Title: Re: Cleaning chemicals
Post by: quattlebaum on May 05, 2013, 02:05:03 PM
Personally i use PBW on all my brewing equipment. I have noticed it doesnt work as well on My SS HERMS system. For PBW to be most effective you MUST heat it to at least 140 degrees and 1 oz per gallon. 5 star says heat between 140 and 160 and DO NOT go over 180. It will change the structure of the chemical and turn it to gel/glue like substance. I did this in a small SS pot and sure enough it did turn to gel. Very hard to clean off even with scrubbing. I clean my HERMS with PBW heated to 145 every 10th batch or so and must scrub with sponge.
I also have really high Bicarb/hard water and it requires a 1:20 acid (Nitric/phosphoric blend) to dissolve it. It must be heated also. It really works well. Turns it to powder right before my eyes.

I wish i could find a more affordable chemical like PBW for my HERMS to clean organic material. Can anyone point me in a direction where i can buy online? 
Title: Re: Cleaning chemicals
Post by: Thirsty_Monk on May 05, 2013, 02:40:24 PM
I have been using Birko Cell-R-Master to clean my stainless kettles, kegs, and glass carboys for the past year and love it way more than PBW.
Is this a liquid or powder.
What size containers it comes in? Is it Acid or Costic/Base?
I heard a good things about Birko.
Title: Re: Cleaning chemicals
Post by: Thirsty_Monk on May 05, 2013, 02:43:35 PM
For PBW to be most effective you MUST heat it to at least 140 degrees and 1 oz per gallon. 5 star says heat between 140 and 160 and DO NOT go over 180.
I found that running PBW colder is better. I run it at 160F and it seperated and coded my bright tank walls. I was not able to remove it yet with good acid.
Title: Re: Cleaning chemicals
Post by: quattlebaum on May 05, 2013, 03:09:14 PM
That sucks! i was worried about that happening on my HERMS i am lucky enough to have an in with a local brewery and they use Shepard brothers shear 250 which is a heavy duty liquid alkaline cleaner for circulation, soak and spray cleaning for brewery. It takes all organic material off in no time, no scrubbing. I just dont feel comfortable asking them for it all the time. It is hard to get this type of product on a home brew level without going through someone else. I believe when we step up our homebrew systems to pre pro level we would benefit from such professional chemicals.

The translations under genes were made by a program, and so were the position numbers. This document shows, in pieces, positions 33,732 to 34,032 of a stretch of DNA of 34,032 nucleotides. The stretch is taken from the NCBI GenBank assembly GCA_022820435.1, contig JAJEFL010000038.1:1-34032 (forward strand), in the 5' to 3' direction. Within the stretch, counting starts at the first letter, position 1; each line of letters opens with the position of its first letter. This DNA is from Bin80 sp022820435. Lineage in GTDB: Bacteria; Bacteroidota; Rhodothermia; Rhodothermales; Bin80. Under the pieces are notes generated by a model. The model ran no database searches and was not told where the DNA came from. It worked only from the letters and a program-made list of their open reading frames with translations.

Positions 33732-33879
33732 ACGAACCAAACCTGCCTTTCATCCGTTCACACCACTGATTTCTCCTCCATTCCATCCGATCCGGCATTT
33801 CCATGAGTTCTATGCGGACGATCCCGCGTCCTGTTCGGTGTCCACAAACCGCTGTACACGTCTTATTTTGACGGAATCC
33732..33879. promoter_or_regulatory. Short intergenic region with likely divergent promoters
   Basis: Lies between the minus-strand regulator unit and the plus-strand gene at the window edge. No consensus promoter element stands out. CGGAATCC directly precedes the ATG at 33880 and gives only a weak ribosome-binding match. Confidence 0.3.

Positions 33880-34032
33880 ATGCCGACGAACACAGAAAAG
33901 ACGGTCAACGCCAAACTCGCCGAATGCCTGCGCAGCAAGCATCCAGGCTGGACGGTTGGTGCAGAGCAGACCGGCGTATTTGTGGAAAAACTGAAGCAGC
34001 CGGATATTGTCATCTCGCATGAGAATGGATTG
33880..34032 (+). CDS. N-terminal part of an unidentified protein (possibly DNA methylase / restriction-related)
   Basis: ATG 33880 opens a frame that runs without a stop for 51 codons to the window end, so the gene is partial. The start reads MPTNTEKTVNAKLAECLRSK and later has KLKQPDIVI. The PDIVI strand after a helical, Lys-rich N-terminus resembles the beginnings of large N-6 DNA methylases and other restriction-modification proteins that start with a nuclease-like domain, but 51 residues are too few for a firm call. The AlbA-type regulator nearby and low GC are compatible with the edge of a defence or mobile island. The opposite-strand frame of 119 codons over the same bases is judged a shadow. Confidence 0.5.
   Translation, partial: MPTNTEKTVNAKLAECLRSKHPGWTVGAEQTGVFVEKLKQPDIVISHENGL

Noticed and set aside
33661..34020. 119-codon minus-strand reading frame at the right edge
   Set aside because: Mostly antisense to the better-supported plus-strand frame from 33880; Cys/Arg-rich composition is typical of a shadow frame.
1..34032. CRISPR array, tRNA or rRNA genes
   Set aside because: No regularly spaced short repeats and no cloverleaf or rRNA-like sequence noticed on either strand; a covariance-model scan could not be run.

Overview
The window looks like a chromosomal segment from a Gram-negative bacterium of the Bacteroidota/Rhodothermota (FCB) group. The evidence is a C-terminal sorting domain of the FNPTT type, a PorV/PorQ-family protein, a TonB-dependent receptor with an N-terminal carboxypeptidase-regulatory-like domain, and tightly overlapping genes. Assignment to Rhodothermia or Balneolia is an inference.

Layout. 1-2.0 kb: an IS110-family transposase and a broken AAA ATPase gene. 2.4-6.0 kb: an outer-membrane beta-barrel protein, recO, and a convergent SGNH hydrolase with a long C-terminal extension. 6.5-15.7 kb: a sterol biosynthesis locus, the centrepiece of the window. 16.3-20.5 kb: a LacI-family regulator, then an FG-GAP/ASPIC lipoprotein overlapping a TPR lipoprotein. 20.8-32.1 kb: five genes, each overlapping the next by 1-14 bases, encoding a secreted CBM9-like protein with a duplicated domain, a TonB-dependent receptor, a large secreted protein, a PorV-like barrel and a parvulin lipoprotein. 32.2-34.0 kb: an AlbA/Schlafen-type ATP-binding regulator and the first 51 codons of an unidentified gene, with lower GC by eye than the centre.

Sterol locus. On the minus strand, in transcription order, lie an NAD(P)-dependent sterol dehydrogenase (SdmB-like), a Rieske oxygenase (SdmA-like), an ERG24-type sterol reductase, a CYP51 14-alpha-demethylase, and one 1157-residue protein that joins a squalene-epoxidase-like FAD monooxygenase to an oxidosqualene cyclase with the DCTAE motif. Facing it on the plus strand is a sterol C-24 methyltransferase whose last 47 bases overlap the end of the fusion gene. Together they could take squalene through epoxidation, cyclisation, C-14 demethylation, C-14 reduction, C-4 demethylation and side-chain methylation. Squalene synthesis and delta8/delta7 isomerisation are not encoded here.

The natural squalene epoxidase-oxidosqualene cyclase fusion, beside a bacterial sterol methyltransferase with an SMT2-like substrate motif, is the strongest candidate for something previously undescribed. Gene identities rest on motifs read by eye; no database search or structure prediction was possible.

Title: Re: Cleaning chemicals
Post by: newrocset on May 06, 2013, 03:01:34 AM
I have been using Birko Cell-R-Master to clean my stainless kettles, kegs, and glass carboys for the past year and love it way more than PBW.
Is this a liquid or powder.
What size containers it comes in? Is it Acid or Costic/Base?
I heard a good things about Birko.

Powder Form, I think we got a 25lb. order that came in a 5 gallon bucket, but you can order up to 450 lbs.  Their website says they make mostly acid cleaners.
Here's a link to their website.  If you click on the "matching products" tab, it gives you the 5 star equivalent.
http://www.birkocorp.com/brewery/ (http://www.birkocorp.com/brewery/)
I've brought a solution of this cleaner to a boil to clean my plate chiller and have had excellent results.
Title: Re: Cleaning chemicals
Post by: wayne1 on May 06, 2013, 01:49:54 PM
Thirsty_Monk,

You may want to read this "White Paper"http://www.birkocorp.com/brewery/white-papers/noncaustic-cleaning-in-the-brewery/ (http://www.birkocorp.com/brewery/white-papers/noncaustic-cleaning-in-the-brewery/) that Dana Johnson of Birko wrote back in '96 for New Brewer.

It gives good reasons for using an Acid cycle first on the brew kettle followed immediately by a non-caustic alkaline wash, no rinse between. He has also written several other white papers on using Nitric/Phosphoric acid blends with added detergents for bright tank and keg cleaning.